A Few Thoughts On The Oscars….


Well, that was …. interesting.

Actually, I really enjoyed the 91s Annual Oscar ceremony this year.  And you know why I enjoyed it?

There wasn’t a host.

For all the talk about how not having a host would be the death of the Oscars, the ceremony functioned just fine without an endless opening monologue.  It turns out that the Oscars don’t need someone organizing a huge selfie.  It does’t need someone demanding that the audience buy girl scout cookies.  It doesn’t need Jimmy Kimmel bringing in random tourists or sending actors to crash the theater across the street.  The presenters can do the job of the host just fine and, even better, they’re gone before you get sick of listening to them.

The show seemed to move quicker, though it still went over 3 hours.  In fact, at 3 hours and 20 minutes, it wasn’t really any shorter than the previous ceremonies.

The audience seemed strangely subdued.  Perhaps that’s because so many mediocre films were winning.  Bohemian Rhapsody took home the most Oscars, 4 in total.  Of course, not once was the name Bryan Singer mentioned.  Singer was like Voldemort at the Oscars.  In fact, you could kind of sense that people in the auditorium were cringing with every award that Bohemian Rhapsody won.  They were probably imagining what some of the headlines will be tomorrow.  “While patting themselves on the back for being woke, the Academy honored Bryan Singer.”

According to my TSL colleague, Leonard Wilson, there were boos in the audience when Green Book won best picture.  I didn’t hear them but I don’t doubt they were there.  Green Book isn’t a terrible film as much as it’s just a rather bland one.  It’s a film about a different era that feels like it was made in a different era.  Much like the last film to win without being nominated for best director, it seems destined to be forgotten.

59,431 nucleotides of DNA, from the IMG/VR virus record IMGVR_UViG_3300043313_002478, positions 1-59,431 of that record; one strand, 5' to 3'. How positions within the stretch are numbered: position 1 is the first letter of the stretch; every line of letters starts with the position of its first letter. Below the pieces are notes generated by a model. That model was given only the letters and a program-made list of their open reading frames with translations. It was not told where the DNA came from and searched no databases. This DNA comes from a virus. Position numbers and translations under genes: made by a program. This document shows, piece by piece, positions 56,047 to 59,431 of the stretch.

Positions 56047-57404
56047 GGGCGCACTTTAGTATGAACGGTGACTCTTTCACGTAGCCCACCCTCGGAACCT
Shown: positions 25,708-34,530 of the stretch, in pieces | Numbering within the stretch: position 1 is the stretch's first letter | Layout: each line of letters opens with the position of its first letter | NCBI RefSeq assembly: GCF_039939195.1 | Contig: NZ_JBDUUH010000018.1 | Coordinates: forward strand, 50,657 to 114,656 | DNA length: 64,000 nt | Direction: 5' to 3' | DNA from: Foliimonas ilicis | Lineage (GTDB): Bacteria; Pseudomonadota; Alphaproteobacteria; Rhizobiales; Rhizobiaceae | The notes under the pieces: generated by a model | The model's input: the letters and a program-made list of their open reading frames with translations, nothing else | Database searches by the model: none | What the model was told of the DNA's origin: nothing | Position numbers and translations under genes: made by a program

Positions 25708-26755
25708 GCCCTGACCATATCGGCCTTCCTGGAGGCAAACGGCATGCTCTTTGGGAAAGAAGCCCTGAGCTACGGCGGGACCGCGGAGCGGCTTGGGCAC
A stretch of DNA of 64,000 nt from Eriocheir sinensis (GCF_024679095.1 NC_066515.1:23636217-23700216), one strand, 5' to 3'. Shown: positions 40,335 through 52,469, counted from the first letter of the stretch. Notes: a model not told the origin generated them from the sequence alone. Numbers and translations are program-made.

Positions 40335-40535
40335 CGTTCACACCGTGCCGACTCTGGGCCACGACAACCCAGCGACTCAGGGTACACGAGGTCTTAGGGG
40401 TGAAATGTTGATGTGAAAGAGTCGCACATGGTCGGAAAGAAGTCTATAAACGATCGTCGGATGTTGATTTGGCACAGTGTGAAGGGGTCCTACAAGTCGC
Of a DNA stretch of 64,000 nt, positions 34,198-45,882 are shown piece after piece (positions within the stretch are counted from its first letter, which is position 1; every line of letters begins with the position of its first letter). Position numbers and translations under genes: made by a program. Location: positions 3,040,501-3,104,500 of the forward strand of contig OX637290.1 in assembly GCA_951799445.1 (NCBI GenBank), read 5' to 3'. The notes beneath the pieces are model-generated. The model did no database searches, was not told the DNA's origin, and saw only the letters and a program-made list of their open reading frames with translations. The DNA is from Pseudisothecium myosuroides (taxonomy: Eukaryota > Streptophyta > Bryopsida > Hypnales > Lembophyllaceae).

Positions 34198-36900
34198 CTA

(That last film, by the way, was Argo, which was an okay film — much like Green Book — but which isn’t exactly held up as a groundbreaking winner.)

The top moment for me was Bradley Cooper and Lady Gaga performing Shallow. Lady Gaga’s acceptance speech was amazing.  My second favorite moment was when Olivia Colman defeated Glenn Close for Best Actress.  That’s nothing against Close.  It’s just Close was such a favorite that it was nice to see Colman score an upset victory.

Now, we just wait for the ratings to come in.  My fear is that the ratings are going to suck and ABC will be say, “It’s because we didn’t have a host!  It’s because we didn’t do Best Popular Film!  It’s because we didn’t give out any awards during the commercial break!”

Of course, the opposite is true.  Despite some unfortunate winners, this was a pretty enjoyable broadcast.  This was what the Oscars should always be like.  We don’t need a host.  We just need better nominees.

(In my opinion, Eighth Grade was the best film of the year.  Of course, it didn’t get a single nomination.)

Well, this concludes another Oscar Sunday!

Thank you, everyone, for visiting the site today.  With the Oscars now out of the way, we can focus our attention on the films of 2019!  Let’s hope this year in film is a good one!

Thanks, everyone.

Love ya.

 

One response to “A Few Thoughts On The Oscars….

  1. Pingback: Lisa’s Week In Review: 2/18/19 — 2/24/19 | Through the Shattered Lens

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